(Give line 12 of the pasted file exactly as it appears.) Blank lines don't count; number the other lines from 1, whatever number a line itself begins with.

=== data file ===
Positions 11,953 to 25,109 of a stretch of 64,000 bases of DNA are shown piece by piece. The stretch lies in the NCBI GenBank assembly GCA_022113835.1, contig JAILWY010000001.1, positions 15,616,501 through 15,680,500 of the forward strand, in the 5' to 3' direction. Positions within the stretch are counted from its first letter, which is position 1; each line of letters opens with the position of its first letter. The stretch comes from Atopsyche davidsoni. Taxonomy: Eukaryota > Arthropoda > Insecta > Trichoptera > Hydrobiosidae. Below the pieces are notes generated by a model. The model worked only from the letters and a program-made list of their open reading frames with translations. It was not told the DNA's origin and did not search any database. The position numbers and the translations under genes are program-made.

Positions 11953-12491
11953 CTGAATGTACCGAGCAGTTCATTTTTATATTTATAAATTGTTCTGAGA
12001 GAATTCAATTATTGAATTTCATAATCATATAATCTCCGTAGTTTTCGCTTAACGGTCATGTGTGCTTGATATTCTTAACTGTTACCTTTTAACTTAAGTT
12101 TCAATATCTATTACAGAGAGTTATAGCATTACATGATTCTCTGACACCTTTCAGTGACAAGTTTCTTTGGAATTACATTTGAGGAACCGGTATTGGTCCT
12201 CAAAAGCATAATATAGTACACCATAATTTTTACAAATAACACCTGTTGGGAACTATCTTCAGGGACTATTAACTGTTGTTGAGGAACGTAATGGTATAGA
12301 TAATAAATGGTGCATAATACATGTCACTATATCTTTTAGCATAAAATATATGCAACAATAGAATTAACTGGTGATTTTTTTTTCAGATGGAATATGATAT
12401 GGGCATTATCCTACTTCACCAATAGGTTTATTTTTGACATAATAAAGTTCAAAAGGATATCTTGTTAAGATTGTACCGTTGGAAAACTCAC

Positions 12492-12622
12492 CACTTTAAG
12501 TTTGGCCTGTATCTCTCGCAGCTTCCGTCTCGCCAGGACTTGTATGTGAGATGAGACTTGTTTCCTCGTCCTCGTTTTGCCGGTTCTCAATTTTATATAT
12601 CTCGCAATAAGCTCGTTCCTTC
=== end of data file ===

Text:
12601 CTCGCAATAAGCTCGTTCCTTC